There’s some paving activity next to North Platte Physical Therapy at Coulter Avenue and Mountain View Street. The heavy machinery might have got your mouth watering, if you happen to know the …
There’s some paving activity next to North Platte Physical Therapy at Coulter Avenue and Mountain View Street. The heavy machinery might have got your mouth watering, if you happen to know the site next door is the location of a future Dairy Queen.
Unfortunately, the work is only indirectly part of the construction of the new restaurant. In order to get enough land for the business, BallisticFX LLC made a land swap deal with the neighboring landowner, North Fork Investments LLC, for a small bit of that company’s parcel. BallisticFX got more land in exchange for doing some paving work on the North Fork parcel.
However, don’t put your Blizzard spoons away just yet. Aaron Davidson, co-owner of BallisticFX, said they have completed all the engineering and architectural design work for the new restaurant. All they need now is to get a construction contractor, and Powell will have a Dairy Queen.
“As soon as we can get a bid in … we can get started on that project,” Davidson said.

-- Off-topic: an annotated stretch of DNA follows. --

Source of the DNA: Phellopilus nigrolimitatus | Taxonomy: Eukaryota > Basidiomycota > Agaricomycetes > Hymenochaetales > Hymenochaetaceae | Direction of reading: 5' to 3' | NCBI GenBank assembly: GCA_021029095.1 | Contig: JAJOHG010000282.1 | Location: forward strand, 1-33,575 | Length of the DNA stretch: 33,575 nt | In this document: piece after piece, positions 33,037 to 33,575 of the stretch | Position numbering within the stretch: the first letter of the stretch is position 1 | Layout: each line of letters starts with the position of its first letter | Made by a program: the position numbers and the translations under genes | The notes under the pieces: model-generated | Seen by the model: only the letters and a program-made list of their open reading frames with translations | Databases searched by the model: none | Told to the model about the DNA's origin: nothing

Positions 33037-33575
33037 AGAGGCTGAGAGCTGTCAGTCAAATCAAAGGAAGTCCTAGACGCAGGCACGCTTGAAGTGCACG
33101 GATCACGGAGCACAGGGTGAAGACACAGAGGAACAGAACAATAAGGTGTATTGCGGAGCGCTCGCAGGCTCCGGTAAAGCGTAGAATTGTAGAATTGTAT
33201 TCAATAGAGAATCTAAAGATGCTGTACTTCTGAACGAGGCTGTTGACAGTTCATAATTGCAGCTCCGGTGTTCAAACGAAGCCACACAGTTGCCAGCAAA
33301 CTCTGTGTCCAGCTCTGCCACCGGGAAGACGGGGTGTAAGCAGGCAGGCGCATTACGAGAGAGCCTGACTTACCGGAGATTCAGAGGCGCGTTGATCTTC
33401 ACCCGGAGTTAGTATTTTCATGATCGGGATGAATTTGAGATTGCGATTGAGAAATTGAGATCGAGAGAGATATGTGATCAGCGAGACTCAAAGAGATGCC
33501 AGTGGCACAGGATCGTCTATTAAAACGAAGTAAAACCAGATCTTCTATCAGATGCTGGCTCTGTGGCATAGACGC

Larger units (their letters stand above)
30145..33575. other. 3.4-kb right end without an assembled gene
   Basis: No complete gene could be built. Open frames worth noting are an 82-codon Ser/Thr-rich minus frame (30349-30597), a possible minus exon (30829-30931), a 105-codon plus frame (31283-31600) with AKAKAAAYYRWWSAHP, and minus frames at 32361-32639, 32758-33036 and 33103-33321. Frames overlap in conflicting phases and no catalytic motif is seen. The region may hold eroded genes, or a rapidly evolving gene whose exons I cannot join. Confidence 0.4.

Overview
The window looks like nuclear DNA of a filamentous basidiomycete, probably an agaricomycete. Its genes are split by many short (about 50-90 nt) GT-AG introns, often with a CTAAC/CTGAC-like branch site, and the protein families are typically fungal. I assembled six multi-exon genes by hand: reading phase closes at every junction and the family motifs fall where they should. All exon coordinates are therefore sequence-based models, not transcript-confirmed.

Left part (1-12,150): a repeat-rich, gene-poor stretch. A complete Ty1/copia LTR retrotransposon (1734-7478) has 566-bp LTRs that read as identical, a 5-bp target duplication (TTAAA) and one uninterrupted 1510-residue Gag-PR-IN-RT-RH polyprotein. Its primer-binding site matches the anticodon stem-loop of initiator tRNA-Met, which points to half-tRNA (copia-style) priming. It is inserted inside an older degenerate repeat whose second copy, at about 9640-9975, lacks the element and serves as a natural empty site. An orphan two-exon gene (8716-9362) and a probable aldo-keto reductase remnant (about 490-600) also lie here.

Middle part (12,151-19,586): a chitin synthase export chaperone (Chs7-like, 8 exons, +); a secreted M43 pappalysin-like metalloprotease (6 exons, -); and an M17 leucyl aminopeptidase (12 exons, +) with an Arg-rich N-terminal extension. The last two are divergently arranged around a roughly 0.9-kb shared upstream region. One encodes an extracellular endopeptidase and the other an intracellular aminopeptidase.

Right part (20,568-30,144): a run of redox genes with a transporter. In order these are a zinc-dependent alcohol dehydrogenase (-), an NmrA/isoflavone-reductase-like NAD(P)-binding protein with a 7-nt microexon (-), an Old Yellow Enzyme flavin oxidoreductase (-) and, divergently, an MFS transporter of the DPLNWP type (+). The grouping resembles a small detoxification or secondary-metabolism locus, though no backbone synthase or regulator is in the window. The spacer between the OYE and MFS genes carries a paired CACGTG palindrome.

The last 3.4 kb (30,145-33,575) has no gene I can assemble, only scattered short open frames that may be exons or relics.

As with all construction projects these days, BallisticFX has to contend with tight contractor schedules. Davidson said if they don’t break ground in the next couple months, it’ll be delayed a year — something they want to avoid.
So, they’re really pushing hard to hire a contractor this summer for an opening date sometime this winter.
In addition to the land from North Fork Investments, the Powell City Council in September approved the sale of a small sliver of land bordering Coulter Avenue in order for BallsticFX to have a long enough parcel for the franchise requirements.
The appraisal determined the value of the property to be $35,000, but the council voted to sell the land for $5,000, plus expenses involved with the sale. State law allows municipalities to sell land for purposes of economic development, without opening the sale to bidders, so long as the city meets certain requirements, such as getting an appraisal and holding a public hearing.
Since the city is saving on the cost of landscaping the 0.09 acre sliver, and the restaurant would generate tax revenue for the city, the council agreed to the lower price.